'It was that emphatic "TOUGHER sentencing" that propelled me downtown this morning. I wanted to ask the folks involved about that, because my impression was that sentences were already plenty harsh.'
It was that emphatic "TOUGHER sentencing" that propelled me downtown this morning. I wanted to ask the folks involved about that, because my impression was that sentences were already plenty harsh.
I bracketed my wariness of corporate-sponsored social justice activism...
...replete with swag.
In recompense I got to hear and speak with some serious and inspiring New Mexicans.
Pamela Michaels is a self-described "dedicated partner" with the New Mexico Children, Youth & Families Department (CYFD). According to Michaels, her adopted daughter Elery was shaken, beaten and starved. "Her survival was unlikely, in fact she flat lined twice. Hers was the worst case of Non-Accidental Trauma the doctors had ever witnessed, she was not expected to live," Pamela shared with us, warning she "might get emotional" during her talk.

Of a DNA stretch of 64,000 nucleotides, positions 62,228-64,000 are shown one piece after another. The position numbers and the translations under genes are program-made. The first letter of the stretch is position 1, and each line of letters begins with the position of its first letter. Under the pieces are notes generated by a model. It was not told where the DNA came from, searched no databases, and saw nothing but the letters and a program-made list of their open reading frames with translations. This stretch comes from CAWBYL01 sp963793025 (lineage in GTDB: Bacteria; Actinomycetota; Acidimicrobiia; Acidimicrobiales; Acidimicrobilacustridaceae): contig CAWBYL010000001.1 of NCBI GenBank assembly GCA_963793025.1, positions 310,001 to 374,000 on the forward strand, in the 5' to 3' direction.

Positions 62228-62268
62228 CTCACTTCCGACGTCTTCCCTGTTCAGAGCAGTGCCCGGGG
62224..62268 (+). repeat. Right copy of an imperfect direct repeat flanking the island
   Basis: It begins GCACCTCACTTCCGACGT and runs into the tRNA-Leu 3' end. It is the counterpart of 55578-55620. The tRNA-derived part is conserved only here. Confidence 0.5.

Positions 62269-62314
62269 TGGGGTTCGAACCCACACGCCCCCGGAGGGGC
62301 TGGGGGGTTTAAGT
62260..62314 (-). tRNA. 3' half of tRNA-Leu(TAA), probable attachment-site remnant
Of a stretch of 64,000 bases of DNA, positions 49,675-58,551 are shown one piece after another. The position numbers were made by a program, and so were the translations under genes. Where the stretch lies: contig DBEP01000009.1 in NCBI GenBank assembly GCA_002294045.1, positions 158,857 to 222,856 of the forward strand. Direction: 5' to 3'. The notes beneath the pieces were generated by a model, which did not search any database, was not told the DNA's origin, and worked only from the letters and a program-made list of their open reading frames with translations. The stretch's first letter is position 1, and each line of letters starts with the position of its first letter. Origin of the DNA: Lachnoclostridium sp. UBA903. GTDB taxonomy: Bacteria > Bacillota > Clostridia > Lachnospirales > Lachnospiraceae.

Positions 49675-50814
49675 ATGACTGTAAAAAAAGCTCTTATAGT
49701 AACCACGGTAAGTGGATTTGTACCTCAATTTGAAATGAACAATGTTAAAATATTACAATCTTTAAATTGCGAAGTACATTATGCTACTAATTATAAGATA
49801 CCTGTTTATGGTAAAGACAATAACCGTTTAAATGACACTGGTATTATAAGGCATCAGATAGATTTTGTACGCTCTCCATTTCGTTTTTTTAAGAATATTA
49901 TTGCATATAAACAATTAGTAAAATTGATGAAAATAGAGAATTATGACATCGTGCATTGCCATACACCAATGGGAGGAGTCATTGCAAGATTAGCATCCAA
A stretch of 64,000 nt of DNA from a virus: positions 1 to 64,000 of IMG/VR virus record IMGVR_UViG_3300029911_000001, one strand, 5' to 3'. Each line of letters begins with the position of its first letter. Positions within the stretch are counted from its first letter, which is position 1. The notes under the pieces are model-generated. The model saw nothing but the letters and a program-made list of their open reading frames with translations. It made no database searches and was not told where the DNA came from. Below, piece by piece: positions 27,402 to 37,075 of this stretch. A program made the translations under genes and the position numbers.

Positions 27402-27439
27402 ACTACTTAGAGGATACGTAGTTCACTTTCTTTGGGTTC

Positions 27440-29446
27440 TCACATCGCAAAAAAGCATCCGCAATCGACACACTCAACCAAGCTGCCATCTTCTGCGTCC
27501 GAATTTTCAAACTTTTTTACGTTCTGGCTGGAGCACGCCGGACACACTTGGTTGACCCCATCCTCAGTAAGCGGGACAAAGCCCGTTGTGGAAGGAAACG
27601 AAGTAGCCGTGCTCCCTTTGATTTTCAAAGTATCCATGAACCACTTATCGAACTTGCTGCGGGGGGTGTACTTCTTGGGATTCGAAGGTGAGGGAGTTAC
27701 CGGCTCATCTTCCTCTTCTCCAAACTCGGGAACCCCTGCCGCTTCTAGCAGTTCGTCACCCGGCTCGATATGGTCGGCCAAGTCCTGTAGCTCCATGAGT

I didn't write down every word of Pamela and the other fine speakers, but this is what stayed with me.
"At four months she weighed only 8 pounds. It was months before she felt safe enough to cry, before she could relax in our arms. Only five, she's had multiple major surgeries. She doesn't see like the rest of us, the shaking changed the focal points. If you shake a child for just seven seconds it has the same effects as if they'd been thrown out a window from thirty feet up. She has no voice, so we speak for her. She's been concussed, she has impaired mobility on her left side. She cannot sign, but she's one of the best communicators I know; she's a lucky survivor who continues to make progress. She's getting ready for another major neurosurgery. She's 100% permanently disabled, but she's a loving child with a vast desire to be more than her challenges. She should be out running and jumping and playing, but she's stuck in a chair, fed by a tube, locked in a body that doesn't do what it's supposed to."
Michaels told the crowd in the Plaza that she hopes "for more and better training, for an environment that supports child welfare workers, that pays them wages equal to the heavy responsibility they bear. I want to talk to the governor about that," she said pointing toward the Roundhouse. "I want to tell her, No more Elerys!"
District Judge Mary Marlowe Sommer expressed her hope that the event would lead to more community awareness and participation. She urged the crowd to become Big Brothers and Big Sisters or volunteer in one of the tutoring programs, "to see the neglect in front of us." She said she hoped the business community could issue vouchers for poor kids "that they could use to buy food."